This Memorial Day, Honor the Water, Remember the Fallen, and Protect the Mounds
On this Memorial Day in Kentucky, commemorations will include ceremony not only for the war dead of the U.S., but for the many warrior and non-warrior Native ancestors, perhaps killed in defense of their homelands.
Sharon Day, Ojibwe, leader of the walk noted that the Ohio River valley is home to many sacred sites and burial mounds. “It is sad to see such a sacred area treated so badly by pollution and disregard for the ancestors who lie here,” she said.
Looting of Native graves by amateur and professional collectors in search of artifacts was not an uncommon practice in this region. According to historians with the Ancient Trail of Ohio, hundreds of mounds in Ohio alone have also been destroyed by farming and development.
For generations, Wickliffe Mounds exemplified disrespect for Native sacred places and burial sites.
The modern story of Wickliffe Mounds began in 1932 when Fain King, the owner of the site opened a number of burial mounds on his property, unearthing the bones of hundreds of men, women and children from the Mississippian culture. According to the Kentucky Parks Service, they were likely buried around 1200 A.D. in the large settlement located on a bluff overlooking the confluence of the Ohio and Mississippi Rivers. King created a roadside tourist attraction from his find. He dubbed it “The Ancient Buried City,” where he offered paying customers a close up view of the remains. After removing the tops of the mounds, he built walkways over the graves where ancestors lay interred with pottery and other items. One of the opened mounds offered for public view contained the remains of many infants. The operation continued until 1983 when it was given to the Murray State University of Kentucky. Murray State operated the site until 2004 when Kentucky State Parks took over, making Wickliffe Mounds the 11th Kentucky state historical site.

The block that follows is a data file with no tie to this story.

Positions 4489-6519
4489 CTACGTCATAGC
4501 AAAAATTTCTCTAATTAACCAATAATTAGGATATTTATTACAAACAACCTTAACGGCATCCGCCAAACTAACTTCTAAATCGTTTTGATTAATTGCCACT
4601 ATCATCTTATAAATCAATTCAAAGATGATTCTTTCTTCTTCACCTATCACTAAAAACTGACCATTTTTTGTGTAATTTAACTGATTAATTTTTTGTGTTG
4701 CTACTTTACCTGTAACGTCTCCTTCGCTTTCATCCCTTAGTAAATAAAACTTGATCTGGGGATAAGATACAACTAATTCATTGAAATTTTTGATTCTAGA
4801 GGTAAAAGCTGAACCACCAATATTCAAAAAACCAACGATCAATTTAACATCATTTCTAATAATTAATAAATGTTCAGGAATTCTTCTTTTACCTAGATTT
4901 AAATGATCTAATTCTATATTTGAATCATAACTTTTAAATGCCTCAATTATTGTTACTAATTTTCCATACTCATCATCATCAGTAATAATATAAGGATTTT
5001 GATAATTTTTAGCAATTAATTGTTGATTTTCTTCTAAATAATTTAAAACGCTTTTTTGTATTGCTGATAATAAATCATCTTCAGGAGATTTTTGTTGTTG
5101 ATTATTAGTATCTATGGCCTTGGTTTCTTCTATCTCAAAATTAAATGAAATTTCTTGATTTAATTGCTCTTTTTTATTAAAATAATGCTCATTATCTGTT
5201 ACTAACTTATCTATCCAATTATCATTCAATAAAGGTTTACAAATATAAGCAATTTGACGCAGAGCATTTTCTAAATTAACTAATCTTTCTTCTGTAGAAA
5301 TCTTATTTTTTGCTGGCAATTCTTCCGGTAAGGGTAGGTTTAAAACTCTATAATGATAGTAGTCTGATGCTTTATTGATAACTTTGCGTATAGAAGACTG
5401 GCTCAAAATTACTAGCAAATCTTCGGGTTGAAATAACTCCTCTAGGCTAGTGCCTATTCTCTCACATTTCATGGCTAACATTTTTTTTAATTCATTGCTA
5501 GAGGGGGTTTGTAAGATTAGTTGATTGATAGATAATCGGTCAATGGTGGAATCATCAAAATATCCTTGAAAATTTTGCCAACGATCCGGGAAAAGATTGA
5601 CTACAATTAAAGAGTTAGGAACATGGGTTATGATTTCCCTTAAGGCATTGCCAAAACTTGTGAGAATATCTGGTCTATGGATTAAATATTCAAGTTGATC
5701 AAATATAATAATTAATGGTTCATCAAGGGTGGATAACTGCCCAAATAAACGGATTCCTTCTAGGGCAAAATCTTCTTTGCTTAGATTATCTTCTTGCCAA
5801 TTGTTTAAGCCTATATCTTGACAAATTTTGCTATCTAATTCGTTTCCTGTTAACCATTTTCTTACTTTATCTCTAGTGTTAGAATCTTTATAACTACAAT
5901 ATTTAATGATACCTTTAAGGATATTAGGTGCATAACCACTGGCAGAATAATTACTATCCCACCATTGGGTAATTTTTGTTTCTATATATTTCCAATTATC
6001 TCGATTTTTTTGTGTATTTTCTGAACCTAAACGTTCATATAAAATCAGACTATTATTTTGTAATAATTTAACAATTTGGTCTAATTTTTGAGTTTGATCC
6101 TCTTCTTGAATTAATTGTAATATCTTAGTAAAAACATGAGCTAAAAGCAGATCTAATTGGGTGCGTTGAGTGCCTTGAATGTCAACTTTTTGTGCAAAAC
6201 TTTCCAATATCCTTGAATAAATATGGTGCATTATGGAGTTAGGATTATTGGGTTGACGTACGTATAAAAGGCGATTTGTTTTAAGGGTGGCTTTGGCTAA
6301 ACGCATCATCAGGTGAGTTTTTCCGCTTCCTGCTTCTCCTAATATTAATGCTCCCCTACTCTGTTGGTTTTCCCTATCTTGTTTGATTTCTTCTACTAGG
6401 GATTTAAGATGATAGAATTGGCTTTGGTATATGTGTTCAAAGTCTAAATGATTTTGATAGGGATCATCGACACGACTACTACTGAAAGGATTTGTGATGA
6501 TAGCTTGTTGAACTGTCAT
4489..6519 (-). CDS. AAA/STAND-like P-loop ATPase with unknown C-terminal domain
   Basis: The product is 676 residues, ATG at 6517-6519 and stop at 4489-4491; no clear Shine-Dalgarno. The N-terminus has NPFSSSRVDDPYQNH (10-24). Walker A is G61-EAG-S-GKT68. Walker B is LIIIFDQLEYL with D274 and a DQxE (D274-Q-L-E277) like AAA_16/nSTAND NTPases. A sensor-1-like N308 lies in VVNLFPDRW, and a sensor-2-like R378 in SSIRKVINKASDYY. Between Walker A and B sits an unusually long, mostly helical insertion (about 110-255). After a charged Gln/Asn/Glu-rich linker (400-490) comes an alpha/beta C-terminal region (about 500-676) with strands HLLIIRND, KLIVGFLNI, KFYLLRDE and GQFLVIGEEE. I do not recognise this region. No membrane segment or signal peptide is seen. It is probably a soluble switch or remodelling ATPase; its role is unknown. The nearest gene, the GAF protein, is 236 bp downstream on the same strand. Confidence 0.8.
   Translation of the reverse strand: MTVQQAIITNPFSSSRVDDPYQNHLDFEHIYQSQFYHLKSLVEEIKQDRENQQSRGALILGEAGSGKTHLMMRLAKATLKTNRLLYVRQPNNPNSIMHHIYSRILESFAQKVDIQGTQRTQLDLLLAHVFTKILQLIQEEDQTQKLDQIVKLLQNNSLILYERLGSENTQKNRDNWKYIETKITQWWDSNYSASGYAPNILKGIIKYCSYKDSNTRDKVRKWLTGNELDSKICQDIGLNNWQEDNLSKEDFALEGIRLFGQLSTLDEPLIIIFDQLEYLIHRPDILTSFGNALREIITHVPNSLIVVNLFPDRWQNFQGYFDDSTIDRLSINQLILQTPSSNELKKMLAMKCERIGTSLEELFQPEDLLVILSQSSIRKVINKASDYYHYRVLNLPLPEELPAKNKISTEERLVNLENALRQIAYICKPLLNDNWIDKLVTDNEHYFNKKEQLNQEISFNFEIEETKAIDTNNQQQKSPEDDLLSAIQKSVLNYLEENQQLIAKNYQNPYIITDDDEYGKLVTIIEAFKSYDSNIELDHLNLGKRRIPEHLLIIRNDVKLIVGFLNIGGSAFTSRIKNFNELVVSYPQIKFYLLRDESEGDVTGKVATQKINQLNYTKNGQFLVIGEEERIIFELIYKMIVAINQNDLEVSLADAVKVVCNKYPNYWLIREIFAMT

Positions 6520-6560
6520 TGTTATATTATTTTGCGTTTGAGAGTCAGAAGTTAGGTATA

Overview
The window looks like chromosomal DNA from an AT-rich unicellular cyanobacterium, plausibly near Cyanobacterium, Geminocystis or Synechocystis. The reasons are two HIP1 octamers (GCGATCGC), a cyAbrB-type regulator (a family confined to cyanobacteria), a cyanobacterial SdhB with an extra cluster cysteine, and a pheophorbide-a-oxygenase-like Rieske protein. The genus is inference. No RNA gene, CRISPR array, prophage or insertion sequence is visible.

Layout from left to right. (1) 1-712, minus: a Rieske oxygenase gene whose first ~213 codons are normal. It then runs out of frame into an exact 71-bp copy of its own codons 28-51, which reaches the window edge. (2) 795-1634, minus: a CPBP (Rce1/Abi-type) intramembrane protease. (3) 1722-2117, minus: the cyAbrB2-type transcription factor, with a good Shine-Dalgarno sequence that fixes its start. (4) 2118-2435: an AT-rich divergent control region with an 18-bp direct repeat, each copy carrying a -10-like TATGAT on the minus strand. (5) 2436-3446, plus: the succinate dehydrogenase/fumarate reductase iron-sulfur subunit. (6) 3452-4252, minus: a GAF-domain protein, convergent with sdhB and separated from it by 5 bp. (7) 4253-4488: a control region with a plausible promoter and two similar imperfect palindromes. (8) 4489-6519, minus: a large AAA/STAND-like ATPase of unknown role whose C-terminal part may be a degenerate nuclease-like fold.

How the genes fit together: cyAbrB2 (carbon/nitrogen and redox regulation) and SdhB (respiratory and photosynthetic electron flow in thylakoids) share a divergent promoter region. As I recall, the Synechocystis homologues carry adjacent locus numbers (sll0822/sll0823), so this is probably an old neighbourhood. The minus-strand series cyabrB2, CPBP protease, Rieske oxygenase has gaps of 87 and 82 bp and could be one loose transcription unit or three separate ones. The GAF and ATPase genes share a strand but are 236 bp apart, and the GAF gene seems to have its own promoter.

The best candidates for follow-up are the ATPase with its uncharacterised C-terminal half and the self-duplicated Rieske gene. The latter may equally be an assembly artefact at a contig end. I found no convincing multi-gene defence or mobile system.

Wesler, archaeologist and current director of the Remote Sensing Center at Murray State, was charged by the university with taking over the site in 1983. Although he had little knowledge at the time of the cultural concerns of Native peoples regarding treatment of remains, he knew immediately that the bones needed to be taken off display. “I got a crash course in Native American cultural awareness,” he recalled.
“I soon learned that when you define the past as family, you take it personally,” he remarked about those early conversations with tribal peoples whose ancestors are interred in the mounds.
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